EATON SVX9000 Training Lesson 1: Basic Input Voltage & Motor Wiring – VFDs
Hello everyone, my name is Craig Chamberlain with precision electric at precision-elec.com. Your industrial automation service center. Drives, motors, controls, we’ve done it all for over 30 years. If you have any questions or need help make sure you give us a call.
Today’s video is going to cover the sv x 9000 series variable frequency drive. We’re going to cover the wiring of the input voltage and the output voltage to the motor. Also, we’re going to be doing a number of videos on this drive over the next few weeks. If you haven’t seen this drive, well I’d be surprised. There’s a ton of them installed out there and it’s a very popular drive. We get a lot of them in here for repair actually and we’re pretty excited to show you guys some stuff with it. So let’s get started okay.
So the first thing we’re gonna want to do is take off this cover. And that’s just a matter of using a flathead screwdriver and turning counterclockwise and removing it. So that part’s pretty easy. Then when we get underneath, you’ll notice this connector right here. This is essentially our low voltage wiring inputs. We’re not going to be using these just yet, we’ll be doing those in a future video. What we’re mostly concerned with in this video is the actual wiring. Here on the left-hand side is going to be our input voltage. On the right-hand side is going to be our output to the motor. So if I pull up the page in the manual that actually covers this that would be the input voltage wiring or the power wiring on page 15 of the manual. You’ll see L1, L2 and L3 bring your three hots in. And for U, V, and W, that’s going to be your output directly to your motor. Now it’s extremely important that you don’t put anything between the output and the motor itself. Unless it’s like some terminal blocks, for example. But you don’t want anything that can interrupt the connection between the output and the motor itself. So it’s very important to remember because if you interrupt that connection while the drive is running you can actually damage the drive itself.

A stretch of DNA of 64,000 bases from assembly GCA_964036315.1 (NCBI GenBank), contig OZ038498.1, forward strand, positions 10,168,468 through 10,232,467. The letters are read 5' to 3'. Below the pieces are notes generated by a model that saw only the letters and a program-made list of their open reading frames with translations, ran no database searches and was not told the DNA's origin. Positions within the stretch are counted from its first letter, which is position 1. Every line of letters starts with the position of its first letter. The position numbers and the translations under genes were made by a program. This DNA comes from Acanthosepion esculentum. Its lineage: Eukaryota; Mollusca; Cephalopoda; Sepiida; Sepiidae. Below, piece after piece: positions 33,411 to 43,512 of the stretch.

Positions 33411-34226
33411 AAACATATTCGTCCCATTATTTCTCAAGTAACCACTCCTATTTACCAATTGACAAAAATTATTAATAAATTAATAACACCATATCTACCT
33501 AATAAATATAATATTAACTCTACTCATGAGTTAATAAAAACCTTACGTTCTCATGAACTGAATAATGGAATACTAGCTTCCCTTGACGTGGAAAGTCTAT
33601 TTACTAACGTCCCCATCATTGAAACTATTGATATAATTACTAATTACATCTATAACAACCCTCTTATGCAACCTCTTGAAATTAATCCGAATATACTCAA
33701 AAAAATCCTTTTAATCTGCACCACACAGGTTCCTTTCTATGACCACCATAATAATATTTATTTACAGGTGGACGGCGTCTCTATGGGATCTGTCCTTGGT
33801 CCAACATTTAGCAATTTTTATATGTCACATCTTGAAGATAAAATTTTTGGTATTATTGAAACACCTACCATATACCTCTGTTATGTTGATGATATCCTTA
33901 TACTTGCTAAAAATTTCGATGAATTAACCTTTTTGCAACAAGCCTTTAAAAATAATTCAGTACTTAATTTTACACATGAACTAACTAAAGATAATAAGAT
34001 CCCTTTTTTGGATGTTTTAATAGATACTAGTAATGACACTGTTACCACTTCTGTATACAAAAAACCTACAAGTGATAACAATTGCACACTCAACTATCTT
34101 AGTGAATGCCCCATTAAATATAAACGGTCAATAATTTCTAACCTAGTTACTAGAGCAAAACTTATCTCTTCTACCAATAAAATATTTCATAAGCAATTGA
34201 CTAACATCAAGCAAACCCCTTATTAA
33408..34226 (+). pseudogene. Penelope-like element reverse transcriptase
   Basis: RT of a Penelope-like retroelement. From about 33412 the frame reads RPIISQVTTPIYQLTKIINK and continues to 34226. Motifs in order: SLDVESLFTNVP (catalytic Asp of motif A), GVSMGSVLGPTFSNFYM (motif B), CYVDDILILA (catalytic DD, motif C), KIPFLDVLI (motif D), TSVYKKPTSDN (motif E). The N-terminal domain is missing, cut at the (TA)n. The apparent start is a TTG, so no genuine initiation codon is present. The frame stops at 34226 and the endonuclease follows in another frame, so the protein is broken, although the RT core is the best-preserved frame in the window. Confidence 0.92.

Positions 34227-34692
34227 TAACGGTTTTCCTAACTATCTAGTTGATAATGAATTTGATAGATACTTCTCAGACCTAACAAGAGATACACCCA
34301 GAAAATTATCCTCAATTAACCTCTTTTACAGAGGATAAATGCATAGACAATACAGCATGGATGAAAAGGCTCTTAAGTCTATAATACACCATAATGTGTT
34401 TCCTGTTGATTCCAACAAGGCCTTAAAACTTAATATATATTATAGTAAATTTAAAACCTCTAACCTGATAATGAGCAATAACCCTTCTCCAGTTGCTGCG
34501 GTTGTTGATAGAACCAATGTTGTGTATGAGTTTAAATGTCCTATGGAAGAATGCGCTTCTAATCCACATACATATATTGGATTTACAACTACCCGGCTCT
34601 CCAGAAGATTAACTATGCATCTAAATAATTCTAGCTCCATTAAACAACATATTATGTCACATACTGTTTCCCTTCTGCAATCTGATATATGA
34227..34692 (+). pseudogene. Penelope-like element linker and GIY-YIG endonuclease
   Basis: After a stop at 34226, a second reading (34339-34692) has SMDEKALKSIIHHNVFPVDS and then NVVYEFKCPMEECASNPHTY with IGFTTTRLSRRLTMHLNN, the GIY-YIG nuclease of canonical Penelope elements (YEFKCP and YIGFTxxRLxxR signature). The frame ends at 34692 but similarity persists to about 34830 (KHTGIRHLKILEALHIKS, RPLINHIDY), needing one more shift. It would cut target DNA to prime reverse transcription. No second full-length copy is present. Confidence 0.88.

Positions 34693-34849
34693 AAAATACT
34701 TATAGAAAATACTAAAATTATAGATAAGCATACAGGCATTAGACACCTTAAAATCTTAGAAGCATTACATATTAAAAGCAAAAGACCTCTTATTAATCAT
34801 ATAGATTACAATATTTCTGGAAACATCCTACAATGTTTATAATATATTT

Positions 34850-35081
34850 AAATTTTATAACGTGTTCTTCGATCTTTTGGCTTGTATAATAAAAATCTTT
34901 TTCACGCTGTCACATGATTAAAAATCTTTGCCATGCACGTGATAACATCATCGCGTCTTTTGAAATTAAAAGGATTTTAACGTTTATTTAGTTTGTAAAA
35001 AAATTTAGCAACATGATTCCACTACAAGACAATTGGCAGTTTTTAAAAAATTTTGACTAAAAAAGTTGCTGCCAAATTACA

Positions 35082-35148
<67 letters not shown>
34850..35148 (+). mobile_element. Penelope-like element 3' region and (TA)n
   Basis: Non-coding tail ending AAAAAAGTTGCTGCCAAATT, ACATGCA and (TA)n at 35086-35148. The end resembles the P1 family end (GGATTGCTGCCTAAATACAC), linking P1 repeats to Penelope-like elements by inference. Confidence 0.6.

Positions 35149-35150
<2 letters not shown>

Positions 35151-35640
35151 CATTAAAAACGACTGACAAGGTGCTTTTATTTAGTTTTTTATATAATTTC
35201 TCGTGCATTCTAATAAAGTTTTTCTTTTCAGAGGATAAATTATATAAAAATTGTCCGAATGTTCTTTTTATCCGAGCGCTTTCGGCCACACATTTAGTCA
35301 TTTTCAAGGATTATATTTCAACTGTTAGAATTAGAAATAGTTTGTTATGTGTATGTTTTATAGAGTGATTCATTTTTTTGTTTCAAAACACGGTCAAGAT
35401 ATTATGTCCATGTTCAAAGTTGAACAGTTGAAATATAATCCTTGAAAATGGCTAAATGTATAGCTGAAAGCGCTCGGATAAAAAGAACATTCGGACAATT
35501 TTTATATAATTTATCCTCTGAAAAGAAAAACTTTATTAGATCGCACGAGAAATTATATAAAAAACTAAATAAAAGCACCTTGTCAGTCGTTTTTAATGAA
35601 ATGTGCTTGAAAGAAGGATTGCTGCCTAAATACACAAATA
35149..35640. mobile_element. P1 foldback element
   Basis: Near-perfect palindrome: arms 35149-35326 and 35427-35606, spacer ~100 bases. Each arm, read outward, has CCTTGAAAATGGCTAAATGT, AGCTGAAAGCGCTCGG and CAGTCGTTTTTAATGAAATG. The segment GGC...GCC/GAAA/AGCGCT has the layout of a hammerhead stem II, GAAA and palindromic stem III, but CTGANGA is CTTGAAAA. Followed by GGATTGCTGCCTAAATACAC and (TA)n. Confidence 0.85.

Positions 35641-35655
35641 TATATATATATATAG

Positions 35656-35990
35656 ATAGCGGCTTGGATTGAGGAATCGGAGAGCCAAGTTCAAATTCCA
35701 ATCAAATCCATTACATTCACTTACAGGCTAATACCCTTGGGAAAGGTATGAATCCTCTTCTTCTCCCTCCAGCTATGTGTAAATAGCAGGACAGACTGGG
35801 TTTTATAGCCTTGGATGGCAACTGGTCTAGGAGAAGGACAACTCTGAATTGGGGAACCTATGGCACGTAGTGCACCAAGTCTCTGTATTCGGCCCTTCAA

So on my setup, I essentially have single-phase coming in just because this is a demo unit, and I’m only using single-phase 230. I’m bringing that single-phase in all the way to L1 and l2 and I’m leaving l3 open. I have fused my single-phase input since I have two hot lines I fused each line and if I actually pull up the manual again on the left hand side here, you will see a horsepower rating and this is on page six. And if I go I do a cross reference here for my horsepower rating, I can actually see my recommended fuse sizing, my recommended wire sizing, and even recommended terminal sizes (if want to actually add my wn terminals). So that’s a nice little feature here of the svx manuals. They have all of your recommended fusing and wire sizes right in the manual itself.
So essentially, I have fused this and I brought my hot into my own in L two and now on the output here for U, V, and W, I have this going out to a terminal block and then that terminal block plugs directly into the motor itself. And that’s really all there is to wiring up the input power to your drive. So let’s go ahead and power it up.
So now the only step is to actually apply the input power. And we wait a little bit for the DC caps to charge. Hear the fan kick on. I’m getting an input phase warning – now that was because I said I was only using a single phase input. This is actually a three phase input drive. So that’s why I’m getting the input phase warning and I can actually disable that warning if I wish. And essentially that’s it. That’s how you wire your input voltage.
So now in the next video what we’re going to do is cover the actual startup of the drive. We’re going to go through the basic commissioning. We’re gonna run it and change some basic parameters and essentially get going. If you have any other questions don’t forget to visit our website at precision-elec.com and we’re your automation control service center. Drives, motors, controls, you name it. We’ve done it for over 30 years and we’re pretty much on standby to answer any of your questions. And don’t forget we repair these! We actually have 30 of them at our facility as I speak, because they’re very, very commonly used drives. They’re actually very reliable too! It’s just there’s so many, that there’s a lot of repair work out there for them. So thanks for stopping by and I’ll see you in the next video!